Max du Preez
Sometimes, just sometimes, I have a weak moment where I think: yes, perhaps those who want whites to just shut up and only comment on their “own affairs” have a point.
Last week I wrote on social media that I accept that people who throw excrement in public places have legitimate causes - like the removal of Cecil John Rhodes’s statue from UCT, something I have proposed for years.
But then I asked whether these poo protestors ever stop and think about what poor worker would have to clean up after them. Doesn’t that amount to disrespecting workers, I asked.
Throwing faeces at statues, etc gets your cause attention, sure. But who's supposed to clean it up? Isn't this disrespecting workers?— Max du Preez (@MaxduPreez) March 12, 2015
A bucket of poo was immediately dumped on my head. How dare I, a white male, prescribe to black people how they should protest against colonialism and apartheid? Surely I must be a racist if I don’t simply shut up or agree with any methods used to protest.
Don't shut up and be quiet
On Sunday I expressed my sadness at the passing of minister Collins Chabane on Facebook and Twitter. Within an hour I was inundated by white reactions that Chabane was probably drunk; that he was driving too fast and thus did not care about the laws of the country; that South Africa was becoming a banana republic. Vitriol, rather than empathy with the death of an exemplary public figure. I simply had to remove my posts from Facebook and Twitter.
No, of course I don’t believe white people and other minorities should shut up and be quiet in a little corner. It would be in nobody’s interests if whites were to retreat into a volkstaat of the mind.
I don’t even have to add that those of us who benefited from the historical oppression of the black majority should be sensitive about what we say in public and how we say it so we won’t give unnecessary offence or are misunderstood. Any utterance smacking of denial of the impact of apartheid or of continued white privilege is offensive.
But it is time we found other ways of talking to each other. We specialise in outrage and blind anger. We are all victims. We scream at each other and insult each other. And we don’t get anywhere. We just get more worked up and unhappy. Reasonable and reconciliatory approaches are condemned as selling out or sucking up.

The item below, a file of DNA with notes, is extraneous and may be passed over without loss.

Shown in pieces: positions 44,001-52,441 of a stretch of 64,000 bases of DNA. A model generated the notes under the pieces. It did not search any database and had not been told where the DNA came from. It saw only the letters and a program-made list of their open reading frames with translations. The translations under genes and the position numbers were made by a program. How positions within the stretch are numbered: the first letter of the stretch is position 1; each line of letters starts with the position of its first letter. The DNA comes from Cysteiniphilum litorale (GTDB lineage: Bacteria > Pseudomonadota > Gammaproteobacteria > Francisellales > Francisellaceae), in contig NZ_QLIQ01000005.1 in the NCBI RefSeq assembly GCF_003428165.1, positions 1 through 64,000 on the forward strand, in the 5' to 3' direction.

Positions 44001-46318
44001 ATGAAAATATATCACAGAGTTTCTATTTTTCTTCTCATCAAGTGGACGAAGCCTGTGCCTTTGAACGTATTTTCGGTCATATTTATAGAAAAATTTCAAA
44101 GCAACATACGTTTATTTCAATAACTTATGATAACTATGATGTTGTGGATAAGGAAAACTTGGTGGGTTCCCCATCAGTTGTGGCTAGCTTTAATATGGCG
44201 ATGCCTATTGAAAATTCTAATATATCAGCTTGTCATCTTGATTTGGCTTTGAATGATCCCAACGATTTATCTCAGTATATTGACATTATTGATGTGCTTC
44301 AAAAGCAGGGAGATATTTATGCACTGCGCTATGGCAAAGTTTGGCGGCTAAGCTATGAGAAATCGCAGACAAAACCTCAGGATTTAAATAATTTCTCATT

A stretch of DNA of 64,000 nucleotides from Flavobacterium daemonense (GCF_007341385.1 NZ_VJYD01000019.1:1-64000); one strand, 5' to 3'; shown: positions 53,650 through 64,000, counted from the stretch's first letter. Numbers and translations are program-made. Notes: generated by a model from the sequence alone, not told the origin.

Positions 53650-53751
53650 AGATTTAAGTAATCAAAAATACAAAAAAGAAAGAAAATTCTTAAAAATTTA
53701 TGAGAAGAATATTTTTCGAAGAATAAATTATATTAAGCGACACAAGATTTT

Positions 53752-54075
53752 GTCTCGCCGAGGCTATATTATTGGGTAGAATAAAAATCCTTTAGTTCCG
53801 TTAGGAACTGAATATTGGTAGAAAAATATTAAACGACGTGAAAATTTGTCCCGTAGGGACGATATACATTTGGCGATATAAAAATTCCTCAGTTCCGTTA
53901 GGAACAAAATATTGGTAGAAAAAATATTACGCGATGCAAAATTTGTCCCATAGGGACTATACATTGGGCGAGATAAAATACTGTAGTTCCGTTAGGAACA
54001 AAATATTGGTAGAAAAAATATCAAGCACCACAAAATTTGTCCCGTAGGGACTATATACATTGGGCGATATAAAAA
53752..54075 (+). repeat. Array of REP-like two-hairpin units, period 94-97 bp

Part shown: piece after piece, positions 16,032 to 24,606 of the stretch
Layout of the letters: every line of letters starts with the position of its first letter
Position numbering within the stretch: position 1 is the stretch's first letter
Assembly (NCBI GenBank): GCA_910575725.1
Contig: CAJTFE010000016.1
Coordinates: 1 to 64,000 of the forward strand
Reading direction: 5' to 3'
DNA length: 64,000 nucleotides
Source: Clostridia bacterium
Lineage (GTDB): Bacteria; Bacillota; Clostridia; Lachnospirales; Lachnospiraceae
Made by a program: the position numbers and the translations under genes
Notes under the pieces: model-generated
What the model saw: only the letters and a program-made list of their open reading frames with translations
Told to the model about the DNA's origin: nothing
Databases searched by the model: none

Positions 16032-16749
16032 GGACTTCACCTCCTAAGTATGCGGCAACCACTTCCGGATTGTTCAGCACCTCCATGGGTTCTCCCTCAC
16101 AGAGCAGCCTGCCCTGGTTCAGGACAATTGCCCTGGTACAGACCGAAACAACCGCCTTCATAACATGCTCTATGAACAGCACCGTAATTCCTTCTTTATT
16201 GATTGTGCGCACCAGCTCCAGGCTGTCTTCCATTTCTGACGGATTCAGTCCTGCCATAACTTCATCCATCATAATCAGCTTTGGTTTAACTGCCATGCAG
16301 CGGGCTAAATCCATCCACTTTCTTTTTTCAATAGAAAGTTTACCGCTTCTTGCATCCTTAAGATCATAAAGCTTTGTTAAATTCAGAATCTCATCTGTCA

Too many whites moan about the deterioration of service delivery and about corruption without acknowledging that their quality of life today is higher than two decades ago and that much of the country is still functioning very well. Too many are so caught up in their arrogant cocoons to see that the only real poverty and suffering are among the black majority. Sensitive issues such as affirmative action, black economic empowerment, crime and farm attacks are abused as sjamboks wielded indiscriminately and with great anger.
Just under the surface, is the feeling I mostly get, lies the feeling that “black” equals “incompetent”.
Too many voices from the black community simply focus on white privilege with little attention being paid to how the governments since 1994 have failed to bring about a more just society. Too few articulate what they think should be done to create a society where most citizens feel happy and acknowledged.
It is too simplistic to simply blame the white community in 2015 of perpetuating black poverty after 1994.
Be more honest and realistic
Brad Cibane wrote in a column for News24 Voices last week: “White South Africans need to hold up their end of the negotiated settlement. Equal sharing of resources (like land and minerals), equal access to the economy and a commitment to majoritarian democracy are essential components of the compromise.”
I, too, wish that white business people would go the extra mile to give black people more access to the economy and pay their employees properly.
But how does Cibane propose that resources like land and minerals be shared equally? Should this not happen as part of a government-led process rather than whiteys abandoning their property? Any project aimed at broadening the base of wealth should be shepherded by the elected government of the day. And there are ample examples that prove that simply taking away from some and giving to others can have seriously detrimental unintended consequences.
Opinion formers from all quarters should be more honest about the real roots of people’s frustrations and anger, and more realistic about what could practically be done to get to a state where most citizens feel that their aspirations and dreams can be fulfilled.
We should choose a better future above self-righteousness and anger for the sake of anger.
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